Lounging at the foot of the citadel in Belfort, France, the massive Lion of Belfort has acted as a proud symbol and reminder of the the French resistance against Prussian forces.
Completed in 1880, the giant lion commemorates the French resistance to invading Prussian forces that vastly outnumbered them. In the 1870’s Prussian forces assailed the city of Belfort for 103 days. The invading force numbered around 40,000 strong against the mere 17,000 French forces, but the Prussian siege was eventually turned away. Less than a decade later, the massive lion was completed in honor of the battle.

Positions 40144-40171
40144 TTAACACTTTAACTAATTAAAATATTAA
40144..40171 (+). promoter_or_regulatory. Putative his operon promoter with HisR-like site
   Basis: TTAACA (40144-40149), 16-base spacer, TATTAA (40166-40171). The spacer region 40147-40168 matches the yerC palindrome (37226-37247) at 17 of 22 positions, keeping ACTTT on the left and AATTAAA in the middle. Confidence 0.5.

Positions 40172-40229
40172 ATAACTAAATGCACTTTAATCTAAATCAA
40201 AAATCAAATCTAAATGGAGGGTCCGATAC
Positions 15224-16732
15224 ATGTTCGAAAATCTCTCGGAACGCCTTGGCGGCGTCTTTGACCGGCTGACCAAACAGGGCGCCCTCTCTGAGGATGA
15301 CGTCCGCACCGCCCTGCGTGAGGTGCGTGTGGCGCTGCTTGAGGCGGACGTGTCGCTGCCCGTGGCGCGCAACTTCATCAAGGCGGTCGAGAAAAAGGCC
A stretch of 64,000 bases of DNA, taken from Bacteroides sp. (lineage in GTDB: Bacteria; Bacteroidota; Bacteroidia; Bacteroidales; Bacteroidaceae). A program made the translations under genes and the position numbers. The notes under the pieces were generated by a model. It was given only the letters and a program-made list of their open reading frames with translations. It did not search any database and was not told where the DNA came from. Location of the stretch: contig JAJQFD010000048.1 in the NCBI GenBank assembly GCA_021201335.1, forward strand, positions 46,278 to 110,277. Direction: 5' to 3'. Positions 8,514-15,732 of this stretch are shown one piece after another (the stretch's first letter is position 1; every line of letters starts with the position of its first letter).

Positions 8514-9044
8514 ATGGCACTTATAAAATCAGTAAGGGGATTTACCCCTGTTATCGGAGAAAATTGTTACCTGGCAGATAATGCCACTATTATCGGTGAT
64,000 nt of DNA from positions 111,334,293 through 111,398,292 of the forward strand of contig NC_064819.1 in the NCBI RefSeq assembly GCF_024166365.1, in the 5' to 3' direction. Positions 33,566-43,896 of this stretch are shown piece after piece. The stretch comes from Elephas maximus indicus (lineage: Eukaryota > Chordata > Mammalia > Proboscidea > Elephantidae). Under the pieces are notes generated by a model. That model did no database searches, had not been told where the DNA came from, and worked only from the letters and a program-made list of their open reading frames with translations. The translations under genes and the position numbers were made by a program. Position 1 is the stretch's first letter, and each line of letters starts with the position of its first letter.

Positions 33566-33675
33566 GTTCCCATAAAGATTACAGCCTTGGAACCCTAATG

Sculpted by Frédéric Bartholdi, who had just finished creating the Statue of Liberty the lion was made of sandstone dug exclusively from beneath Belfort Castle. The towering beast stands almost 37 feet from head to foot and over 70 feet long. There are smaller replicas in both Paris and Montreal, but the true size and scope of both France’s victory and of the monument itself can really only be grasped from the original Lion of Belfort.